In which I disagree with one of the most popular authors for teen boys in the UK. I feel terrible but I can't help it...
Spring, 1941. German submarines are prowling the North Atlantic, sinking ships filled with the food, fuel and weapons that Britain needs to survive. With the Royal Navy losing the war at sea, six young agents must sneak into Nazi-occupied Europe and sabotage a submarine base on France's western coast. If the submarines aren't stopped, the British people will starve.
taken from Goodreads
I am always amused by how violence is much more acceptable in something written for children than s*x scenes but I don't like it having no real purpose or consequence. I'm a big fan of a lot of books that have extreme violence in them, and often these scenes are necessary to give life to the story, but I think there needs to be consequences or at least a bit of remorse! As a couple of brief examples: The Hunger Games books by Suzanne Collins are extremely violent, but Katniss was not a willing participant and the series has a strong message, while Darren Shan's Demonata series might be gory enough to put me off my lunch but it is demons that are the bad guys and although a large number of humans die the deaths are regretted.
Having recently read All Quiet on the Western Front, written between the Wars by a German about a German boy sent to the front in WWI, I was particularly aware of the truth that the majority of German soldiers were fighting for the same reason as the majority of the British – their country was at war so they had no choice. Remarque's story happened to be about a German boy but change a few sentences about home and it could have been about a British soldier. The German soldiers that Henderson and his young team murder in cold blood in many scenes of the book could have been trussed up or avoided rather than taken out using such vicious means. Even if a lot of them were actually terrible people (I'm sure in real-life there were few Gestapo Officers I'd get along with) it does not follow that every soldier they came across deserved to be tortured and killed. A battle scene is one thing but sneaking up behind someone and cutting their throat, although something that would have happened in occupied France, is not something to promote to young readers as brave and honourable. The very brief mentions of French civilians being killed in retribution for the acts of the Resistance at a couple of points in the book were probably intended to highlight the evil actions of the German occupiers, but to me they just highlighted the callous, selfish nature of Henderson and his team and the lack of worth they afforded a human life. Muchamore might make the point that Luc is abnormally nasty but he needs to get more of a comeuppance, not just the occasional scolding as if he is a naughty schoolboy.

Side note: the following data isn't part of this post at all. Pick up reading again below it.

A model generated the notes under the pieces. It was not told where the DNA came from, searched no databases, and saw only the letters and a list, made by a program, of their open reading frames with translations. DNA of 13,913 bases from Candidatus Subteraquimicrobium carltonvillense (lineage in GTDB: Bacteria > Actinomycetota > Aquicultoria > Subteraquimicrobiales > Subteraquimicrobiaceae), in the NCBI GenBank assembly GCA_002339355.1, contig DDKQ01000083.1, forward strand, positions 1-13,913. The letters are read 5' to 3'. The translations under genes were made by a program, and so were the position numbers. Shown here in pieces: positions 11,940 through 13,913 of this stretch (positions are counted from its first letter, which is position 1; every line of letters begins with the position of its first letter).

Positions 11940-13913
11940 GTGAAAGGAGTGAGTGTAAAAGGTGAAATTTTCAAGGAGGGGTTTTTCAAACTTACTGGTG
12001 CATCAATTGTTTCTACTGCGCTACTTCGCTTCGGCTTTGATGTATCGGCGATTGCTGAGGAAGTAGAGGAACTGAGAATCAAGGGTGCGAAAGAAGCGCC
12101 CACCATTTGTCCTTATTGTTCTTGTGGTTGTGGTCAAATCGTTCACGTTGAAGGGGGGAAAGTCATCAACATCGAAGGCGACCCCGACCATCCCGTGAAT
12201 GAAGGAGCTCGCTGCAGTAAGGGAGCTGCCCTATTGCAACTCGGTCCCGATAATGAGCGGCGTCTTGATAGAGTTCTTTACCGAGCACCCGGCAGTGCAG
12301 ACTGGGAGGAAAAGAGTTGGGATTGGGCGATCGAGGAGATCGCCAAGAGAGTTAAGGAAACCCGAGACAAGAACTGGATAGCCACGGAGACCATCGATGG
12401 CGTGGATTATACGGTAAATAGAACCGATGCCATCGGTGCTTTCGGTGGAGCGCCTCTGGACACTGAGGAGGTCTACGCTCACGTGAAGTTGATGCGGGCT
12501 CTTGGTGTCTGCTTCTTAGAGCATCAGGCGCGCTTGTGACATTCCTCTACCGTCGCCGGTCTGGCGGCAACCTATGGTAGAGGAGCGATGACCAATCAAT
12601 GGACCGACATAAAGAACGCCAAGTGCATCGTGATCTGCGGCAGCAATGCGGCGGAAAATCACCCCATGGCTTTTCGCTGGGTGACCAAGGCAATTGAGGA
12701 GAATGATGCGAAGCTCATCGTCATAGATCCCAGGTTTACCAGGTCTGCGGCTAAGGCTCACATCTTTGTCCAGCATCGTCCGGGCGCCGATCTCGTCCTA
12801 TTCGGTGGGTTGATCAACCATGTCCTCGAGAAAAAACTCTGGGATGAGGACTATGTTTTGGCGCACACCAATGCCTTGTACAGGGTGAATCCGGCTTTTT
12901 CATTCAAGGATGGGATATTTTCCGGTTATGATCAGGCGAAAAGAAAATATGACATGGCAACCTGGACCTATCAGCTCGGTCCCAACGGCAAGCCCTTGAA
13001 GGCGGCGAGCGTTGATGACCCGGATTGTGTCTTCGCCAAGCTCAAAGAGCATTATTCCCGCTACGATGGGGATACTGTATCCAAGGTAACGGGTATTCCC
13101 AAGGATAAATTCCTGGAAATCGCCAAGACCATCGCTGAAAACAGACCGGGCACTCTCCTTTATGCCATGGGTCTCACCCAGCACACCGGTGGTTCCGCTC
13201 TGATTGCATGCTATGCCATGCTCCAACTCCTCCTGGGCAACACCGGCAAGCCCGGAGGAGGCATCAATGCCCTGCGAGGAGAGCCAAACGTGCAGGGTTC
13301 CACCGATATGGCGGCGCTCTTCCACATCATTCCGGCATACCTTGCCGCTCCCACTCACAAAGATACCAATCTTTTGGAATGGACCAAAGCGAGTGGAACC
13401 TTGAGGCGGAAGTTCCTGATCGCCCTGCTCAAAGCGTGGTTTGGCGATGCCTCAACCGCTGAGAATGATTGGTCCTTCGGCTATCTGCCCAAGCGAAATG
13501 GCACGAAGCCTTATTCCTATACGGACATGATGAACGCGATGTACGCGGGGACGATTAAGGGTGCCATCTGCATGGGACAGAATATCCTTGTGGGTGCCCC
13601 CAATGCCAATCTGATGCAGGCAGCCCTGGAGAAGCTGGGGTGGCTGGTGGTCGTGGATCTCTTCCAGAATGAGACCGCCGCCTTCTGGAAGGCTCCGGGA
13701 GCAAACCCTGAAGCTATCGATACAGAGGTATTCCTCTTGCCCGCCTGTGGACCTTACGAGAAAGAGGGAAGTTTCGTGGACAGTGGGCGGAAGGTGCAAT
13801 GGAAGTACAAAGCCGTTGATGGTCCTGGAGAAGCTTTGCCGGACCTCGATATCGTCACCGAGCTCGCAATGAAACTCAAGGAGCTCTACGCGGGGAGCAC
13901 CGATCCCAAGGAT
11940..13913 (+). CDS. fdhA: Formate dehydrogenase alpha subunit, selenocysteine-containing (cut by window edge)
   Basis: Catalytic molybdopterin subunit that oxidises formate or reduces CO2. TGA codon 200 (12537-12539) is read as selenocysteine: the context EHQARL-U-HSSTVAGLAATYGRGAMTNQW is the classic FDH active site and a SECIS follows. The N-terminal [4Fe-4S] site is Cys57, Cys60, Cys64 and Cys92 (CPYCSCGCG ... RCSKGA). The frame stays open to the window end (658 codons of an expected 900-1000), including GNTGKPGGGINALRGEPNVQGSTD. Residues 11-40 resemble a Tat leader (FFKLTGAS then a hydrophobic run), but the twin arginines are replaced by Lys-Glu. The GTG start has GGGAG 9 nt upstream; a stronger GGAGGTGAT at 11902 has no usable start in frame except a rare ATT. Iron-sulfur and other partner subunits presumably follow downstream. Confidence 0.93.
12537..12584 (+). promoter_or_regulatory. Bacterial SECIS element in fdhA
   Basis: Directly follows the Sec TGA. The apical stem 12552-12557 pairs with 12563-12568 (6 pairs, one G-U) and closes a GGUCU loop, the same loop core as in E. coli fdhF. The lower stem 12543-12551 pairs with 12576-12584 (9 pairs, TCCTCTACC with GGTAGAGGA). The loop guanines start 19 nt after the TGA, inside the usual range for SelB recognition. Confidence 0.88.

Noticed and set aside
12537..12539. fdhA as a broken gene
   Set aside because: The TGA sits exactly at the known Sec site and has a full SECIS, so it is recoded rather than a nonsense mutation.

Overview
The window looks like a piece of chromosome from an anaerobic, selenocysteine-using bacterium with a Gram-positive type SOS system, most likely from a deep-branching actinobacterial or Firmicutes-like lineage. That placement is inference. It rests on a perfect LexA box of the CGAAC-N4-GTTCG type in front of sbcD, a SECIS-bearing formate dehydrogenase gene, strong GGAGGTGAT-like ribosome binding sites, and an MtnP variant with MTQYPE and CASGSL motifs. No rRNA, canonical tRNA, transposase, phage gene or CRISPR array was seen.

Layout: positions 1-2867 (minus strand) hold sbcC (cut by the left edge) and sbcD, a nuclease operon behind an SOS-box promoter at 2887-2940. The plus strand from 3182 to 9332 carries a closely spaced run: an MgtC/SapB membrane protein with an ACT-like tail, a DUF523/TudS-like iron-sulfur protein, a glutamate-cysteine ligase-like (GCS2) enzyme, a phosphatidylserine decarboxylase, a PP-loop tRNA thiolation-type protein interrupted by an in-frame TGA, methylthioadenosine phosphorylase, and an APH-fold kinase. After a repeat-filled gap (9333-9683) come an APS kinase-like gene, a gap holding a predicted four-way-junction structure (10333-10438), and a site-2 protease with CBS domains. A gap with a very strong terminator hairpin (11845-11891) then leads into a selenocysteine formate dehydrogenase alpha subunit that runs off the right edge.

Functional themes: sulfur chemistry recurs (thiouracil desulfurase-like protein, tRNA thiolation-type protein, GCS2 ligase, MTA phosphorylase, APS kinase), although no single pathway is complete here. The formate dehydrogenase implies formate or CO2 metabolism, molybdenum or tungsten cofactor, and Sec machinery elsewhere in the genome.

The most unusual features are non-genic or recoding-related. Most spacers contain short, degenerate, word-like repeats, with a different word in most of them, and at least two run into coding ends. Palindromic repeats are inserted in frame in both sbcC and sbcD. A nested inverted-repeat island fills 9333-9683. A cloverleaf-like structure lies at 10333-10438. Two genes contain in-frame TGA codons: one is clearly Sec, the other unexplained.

It could have been a really exciting story, indeed it was in places, but in my opinion so many horrible happenings without any real emotional fallout (I know the point is that teenagers can be hardier than you'd expect with a bit of training but there are limits!) made it uncomfortable reading. It is going the same way as the Cherub series, in which the levels of moral corruption of minors – s*x, drugs and violence – in later books have begun to wear thin. Instead of 'gritty realism' they are books in which the characters just feel like bad role models for our kids, and although I don't like preachy books that have an obvious moral being forced down the readers' throats, I like heartless books even less.